The Triangle Of Life
Being caught in an earthquake is probably one of the most
frightening experiences anyone can have. Unless you are outside, in a fairly
open spot, you will run the risk of the building you are in collapsing on you.
For decades, government agencies have promoted the ‘duck and cover’ approach to surviving an earthquake. However, rescue experts have found too many children
squashed flat beneath their desks for this approach to be taken seriously any
The Triangle Of Life?
The Triangle of Life is the space that is formed when a roof or wall collapses
on a piece of sturdy furniture. The legs of a desk or table are just not strong
enough to withstand a heavy structure falling on them and will crumple, killing
anyone who had taken refuge there. It is a sad fact that most government
agencies are still promoting ‘duck and cover’ rather than the Triangle of Life,
and speculation has been made that the interests of the insurance companies
(which would have to pay for medical treatment of injured people) are being put
before human life.
A large chair, a sofa, a bed, the refrigerator, a car are all sturdy objects
that will not collapse completely when heavy debris falls upon them. They will
compress somewhat, but there will always be a space next to them that will
provide shelter from the collapsing structure. Do not get beneath the bed or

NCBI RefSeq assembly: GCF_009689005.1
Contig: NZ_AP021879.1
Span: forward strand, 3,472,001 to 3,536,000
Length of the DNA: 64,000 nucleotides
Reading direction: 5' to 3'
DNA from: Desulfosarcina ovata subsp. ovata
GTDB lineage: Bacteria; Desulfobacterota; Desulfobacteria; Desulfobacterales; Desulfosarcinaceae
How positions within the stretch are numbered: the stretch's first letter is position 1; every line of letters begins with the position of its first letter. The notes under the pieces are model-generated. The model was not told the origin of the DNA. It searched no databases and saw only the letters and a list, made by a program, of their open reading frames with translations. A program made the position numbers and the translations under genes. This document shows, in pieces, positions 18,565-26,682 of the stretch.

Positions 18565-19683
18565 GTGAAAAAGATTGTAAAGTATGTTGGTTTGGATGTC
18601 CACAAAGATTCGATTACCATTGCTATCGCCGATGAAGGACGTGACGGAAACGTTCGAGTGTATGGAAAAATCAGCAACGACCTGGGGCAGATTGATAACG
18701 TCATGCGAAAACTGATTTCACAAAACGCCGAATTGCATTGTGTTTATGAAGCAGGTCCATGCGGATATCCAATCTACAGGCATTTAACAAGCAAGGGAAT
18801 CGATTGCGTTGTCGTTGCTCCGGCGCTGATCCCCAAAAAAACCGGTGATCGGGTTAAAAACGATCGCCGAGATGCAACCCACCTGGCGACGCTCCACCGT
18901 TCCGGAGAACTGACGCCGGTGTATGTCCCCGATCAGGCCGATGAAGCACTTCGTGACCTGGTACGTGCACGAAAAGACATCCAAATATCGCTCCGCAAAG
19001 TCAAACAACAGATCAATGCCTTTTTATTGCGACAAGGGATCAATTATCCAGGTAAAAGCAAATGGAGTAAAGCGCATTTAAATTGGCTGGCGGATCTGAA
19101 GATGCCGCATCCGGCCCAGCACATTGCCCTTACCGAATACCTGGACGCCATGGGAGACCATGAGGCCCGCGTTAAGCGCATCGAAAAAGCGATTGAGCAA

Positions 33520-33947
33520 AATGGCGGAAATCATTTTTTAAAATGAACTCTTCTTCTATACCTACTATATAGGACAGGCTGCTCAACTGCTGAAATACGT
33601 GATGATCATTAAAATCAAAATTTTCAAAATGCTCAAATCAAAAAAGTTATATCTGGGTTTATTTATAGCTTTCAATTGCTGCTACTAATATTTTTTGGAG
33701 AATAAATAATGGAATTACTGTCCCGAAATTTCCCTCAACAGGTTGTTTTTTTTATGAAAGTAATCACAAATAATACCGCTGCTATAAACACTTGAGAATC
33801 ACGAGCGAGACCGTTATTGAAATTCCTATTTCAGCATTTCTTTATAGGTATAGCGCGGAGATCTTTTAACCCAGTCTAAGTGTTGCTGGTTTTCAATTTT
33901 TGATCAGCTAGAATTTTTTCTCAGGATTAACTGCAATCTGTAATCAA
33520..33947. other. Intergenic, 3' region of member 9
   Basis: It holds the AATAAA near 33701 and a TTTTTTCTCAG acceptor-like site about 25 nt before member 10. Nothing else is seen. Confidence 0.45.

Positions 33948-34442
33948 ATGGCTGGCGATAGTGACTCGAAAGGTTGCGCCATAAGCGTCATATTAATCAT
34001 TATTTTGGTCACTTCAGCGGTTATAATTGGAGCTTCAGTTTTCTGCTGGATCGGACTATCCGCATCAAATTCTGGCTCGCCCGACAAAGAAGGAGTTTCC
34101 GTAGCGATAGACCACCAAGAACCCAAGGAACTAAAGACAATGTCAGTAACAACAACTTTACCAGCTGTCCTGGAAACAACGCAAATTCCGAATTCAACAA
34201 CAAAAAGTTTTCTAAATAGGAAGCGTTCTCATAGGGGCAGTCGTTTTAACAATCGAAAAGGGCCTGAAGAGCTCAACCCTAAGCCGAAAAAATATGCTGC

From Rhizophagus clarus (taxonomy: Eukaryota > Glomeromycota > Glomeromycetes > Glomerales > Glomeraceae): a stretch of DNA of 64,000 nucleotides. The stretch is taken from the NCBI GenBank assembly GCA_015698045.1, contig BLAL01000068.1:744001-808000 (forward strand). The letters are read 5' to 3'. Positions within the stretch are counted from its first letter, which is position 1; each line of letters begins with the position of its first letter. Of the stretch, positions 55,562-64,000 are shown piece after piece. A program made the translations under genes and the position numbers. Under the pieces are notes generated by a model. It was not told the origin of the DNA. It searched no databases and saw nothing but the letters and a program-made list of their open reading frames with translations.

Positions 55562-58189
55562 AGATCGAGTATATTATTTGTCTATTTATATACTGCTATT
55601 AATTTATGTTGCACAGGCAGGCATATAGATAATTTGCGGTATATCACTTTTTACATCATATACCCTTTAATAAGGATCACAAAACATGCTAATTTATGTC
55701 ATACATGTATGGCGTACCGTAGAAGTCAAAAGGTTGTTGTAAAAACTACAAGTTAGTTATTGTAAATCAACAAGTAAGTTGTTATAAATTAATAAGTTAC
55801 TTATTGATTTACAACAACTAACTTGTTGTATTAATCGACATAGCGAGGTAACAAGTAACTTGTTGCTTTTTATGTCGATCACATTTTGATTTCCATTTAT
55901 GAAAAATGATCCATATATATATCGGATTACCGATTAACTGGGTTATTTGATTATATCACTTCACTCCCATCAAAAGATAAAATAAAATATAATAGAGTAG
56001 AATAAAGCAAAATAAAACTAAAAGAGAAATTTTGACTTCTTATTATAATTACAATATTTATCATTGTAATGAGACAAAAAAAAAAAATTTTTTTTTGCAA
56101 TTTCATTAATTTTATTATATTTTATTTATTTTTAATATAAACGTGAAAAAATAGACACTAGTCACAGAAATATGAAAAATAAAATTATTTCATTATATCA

car, however, you could easily get crushed there. Taking shelter next to the
object, curling into a fetal position, is the best way to stay alive during an
Staying Alive During An Earthquake
Naturally, the best place to be when there is an earthquake is outside,
preferably away from buildings and trees. However, most people will be caught
inside a structure or in their car when a quake occurs, and they should take
action quickly to protect themselves.
If you are in bed or sitting on an armchair or the couch when a quake strikes,
simply roll off into the space next to it. If the ceiling does collapse, you
will be safe in the Triangle of Life. If an earthquake has so disrupted the
landscape while you are driving that you must stop the vehicle, do not remain
inside it – get out immediately and sit or lie next to the car. If debris falls
on the car, say from an overpass, the car will compress somewhat, but not
enough to crush you (the only exception being if a column falls directly onto
the vehicle). Staying inside the car will mean that you will be crushed if
something falls on the car, the car roof is not sufficient to protect you.
New ideas always come in for a great deal of criticism, and the Triangle of
Life is no exception. However, judging from what happened in Haiti and New
Zealand, I think that I, personally, would take my chances next to my couch
rather than ducking and covering beneath my kitchen table.